4. I find that self-publishing is not as badly-regarded as it was, say, five years ago and many writers are giving it a go. I personally think that self-publishing is going to become more and more common and that’s ok as long as there is a certain quality control behind it, as it is supposed to be with traditionally published books.
    I’m not in a position to choose between traditional and self-publishing (maybe one day I’ll finish writing a book and try to get myself out there) but in the meantime, I am trying to place my short stories in magazines and e-zines. As much as rejections sting, this gives me a feeling of security, that whenever my writing is published is because it’s worth it, and it also helps me to improve my craft. Especially when you get some feedback from the editors. I think this is the preferred route for genre authors, but I might be wrong …

    • I definitely agree with you. I listen to a podcast the other day and it was about the stigma of self-publishing 20 years ago and today.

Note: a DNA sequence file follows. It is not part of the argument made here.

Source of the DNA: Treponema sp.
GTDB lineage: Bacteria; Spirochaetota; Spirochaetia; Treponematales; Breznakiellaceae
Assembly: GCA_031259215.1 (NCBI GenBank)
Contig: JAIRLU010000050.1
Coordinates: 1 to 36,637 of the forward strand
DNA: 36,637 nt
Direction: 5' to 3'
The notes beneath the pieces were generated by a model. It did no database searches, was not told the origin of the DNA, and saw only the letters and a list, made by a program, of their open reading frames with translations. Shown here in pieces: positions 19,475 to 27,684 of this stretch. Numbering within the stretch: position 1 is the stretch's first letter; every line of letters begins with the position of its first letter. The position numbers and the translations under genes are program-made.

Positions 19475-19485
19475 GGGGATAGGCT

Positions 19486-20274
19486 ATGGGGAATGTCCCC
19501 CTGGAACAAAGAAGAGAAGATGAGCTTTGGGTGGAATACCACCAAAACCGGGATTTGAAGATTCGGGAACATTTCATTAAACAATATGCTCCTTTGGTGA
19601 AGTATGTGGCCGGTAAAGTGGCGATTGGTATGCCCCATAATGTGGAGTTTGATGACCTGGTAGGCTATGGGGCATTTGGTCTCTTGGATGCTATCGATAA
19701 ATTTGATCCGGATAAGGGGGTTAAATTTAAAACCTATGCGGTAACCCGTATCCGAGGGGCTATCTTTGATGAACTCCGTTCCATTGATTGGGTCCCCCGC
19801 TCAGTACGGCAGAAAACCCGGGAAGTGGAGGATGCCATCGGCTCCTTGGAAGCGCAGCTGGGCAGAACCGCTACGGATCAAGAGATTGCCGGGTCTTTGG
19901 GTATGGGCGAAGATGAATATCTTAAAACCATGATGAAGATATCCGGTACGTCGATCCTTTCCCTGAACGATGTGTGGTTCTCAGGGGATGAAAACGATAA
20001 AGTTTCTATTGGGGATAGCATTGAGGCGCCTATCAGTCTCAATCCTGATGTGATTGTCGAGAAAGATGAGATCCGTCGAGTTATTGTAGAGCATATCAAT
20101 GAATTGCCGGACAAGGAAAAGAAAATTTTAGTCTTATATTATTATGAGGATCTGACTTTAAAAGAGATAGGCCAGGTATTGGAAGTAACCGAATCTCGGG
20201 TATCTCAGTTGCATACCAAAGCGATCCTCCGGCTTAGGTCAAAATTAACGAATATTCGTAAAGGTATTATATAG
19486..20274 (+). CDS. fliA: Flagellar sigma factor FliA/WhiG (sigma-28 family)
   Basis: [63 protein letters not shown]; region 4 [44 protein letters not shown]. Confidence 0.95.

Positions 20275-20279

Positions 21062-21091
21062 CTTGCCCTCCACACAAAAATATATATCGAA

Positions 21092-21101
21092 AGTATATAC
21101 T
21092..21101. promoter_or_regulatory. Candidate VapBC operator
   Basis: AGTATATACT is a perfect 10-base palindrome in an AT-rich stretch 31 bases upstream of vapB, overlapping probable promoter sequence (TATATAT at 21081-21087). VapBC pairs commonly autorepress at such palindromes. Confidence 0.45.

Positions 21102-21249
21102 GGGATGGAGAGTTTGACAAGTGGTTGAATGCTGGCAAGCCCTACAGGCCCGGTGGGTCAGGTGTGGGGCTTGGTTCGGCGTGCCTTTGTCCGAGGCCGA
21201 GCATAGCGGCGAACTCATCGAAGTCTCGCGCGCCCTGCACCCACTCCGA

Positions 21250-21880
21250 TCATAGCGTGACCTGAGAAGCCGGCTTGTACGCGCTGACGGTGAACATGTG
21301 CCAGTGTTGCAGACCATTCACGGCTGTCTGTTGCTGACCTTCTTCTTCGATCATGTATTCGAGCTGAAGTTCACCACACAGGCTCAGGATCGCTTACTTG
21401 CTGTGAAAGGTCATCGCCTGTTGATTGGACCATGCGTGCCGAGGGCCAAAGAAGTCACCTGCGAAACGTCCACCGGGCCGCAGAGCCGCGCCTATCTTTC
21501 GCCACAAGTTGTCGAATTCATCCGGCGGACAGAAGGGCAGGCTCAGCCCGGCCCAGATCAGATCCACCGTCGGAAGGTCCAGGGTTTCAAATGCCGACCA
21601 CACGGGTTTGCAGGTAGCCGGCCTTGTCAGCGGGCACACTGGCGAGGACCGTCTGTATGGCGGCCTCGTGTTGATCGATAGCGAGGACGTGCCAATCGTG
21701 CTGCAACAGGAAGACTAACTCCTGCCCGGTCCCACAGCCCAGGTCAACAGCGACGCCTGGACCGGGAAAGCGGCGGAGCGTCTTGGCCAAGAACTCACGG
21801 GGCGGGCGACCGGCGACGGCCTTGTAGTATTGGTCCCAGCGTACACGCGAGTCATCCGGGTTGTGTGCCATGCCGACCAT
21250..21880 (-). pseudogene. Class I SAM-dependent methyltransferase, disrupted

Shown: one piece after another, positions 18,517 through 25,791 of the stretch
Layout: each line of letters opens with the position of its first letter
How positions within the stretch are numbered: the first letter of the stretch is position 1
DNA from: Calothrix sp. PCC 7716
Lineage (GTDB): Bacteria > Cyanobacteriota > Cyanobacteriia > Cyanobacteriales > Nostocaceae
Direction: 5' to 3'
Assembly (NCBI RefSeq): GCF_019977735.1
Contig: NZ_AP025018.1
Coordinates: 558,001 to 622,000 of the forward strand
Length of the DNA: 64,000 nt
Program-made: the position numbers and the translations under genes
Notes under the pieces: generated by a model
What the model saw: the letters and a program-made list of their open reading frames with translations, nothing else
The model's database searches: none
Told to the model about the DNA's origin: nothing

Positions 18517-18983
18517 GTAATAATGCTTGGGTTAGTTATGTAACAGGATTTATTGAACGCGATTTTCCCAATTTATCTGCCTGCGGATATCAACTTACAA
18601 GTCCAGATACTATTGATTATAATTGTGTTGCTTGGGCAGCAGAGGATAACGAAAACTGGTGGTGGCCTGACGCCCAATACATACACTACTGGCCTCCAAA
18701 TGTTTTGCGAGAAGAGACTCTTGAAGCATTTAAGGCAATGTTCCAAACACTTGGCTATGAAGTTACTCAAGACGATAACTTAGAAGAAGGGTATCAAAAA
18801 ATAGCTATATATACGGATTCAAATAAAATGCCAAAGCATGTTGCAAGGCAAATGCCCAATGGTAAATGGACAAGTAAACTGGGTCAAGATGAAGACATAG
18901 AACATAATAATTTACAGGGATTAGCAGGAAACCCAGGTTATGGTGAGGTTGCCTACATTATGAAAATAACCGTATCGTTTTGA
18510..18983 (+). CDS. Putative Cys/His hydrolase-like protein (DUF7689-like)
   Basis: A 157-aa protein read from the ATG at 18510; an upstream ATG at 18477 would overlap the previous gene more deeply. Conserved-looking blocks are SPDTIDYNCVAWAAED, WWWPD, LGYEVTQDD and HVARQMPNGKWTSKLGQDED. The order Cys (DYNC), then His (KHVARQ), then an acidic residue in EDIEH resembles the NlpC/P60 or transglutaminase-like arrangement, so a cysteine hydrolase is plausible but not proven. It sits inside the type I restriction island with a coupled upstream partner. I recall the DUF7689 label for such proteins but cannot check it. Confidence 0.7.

We have more resources, technology has helped the writing community vastly and the demand is increasing by the year.
      I’m not in a position either, but learning about where you could possibly have your story heard is why I wanted to discuss and reach out with any writers on the same page; and any self-published/ or traditional published authors.
      I think persistance will publishing firms will pay off, as another blog commented she was too impatient. At the end of the day, it comes down to what you want and how you want to tell your story βœŒοΈπŸ˜ƒ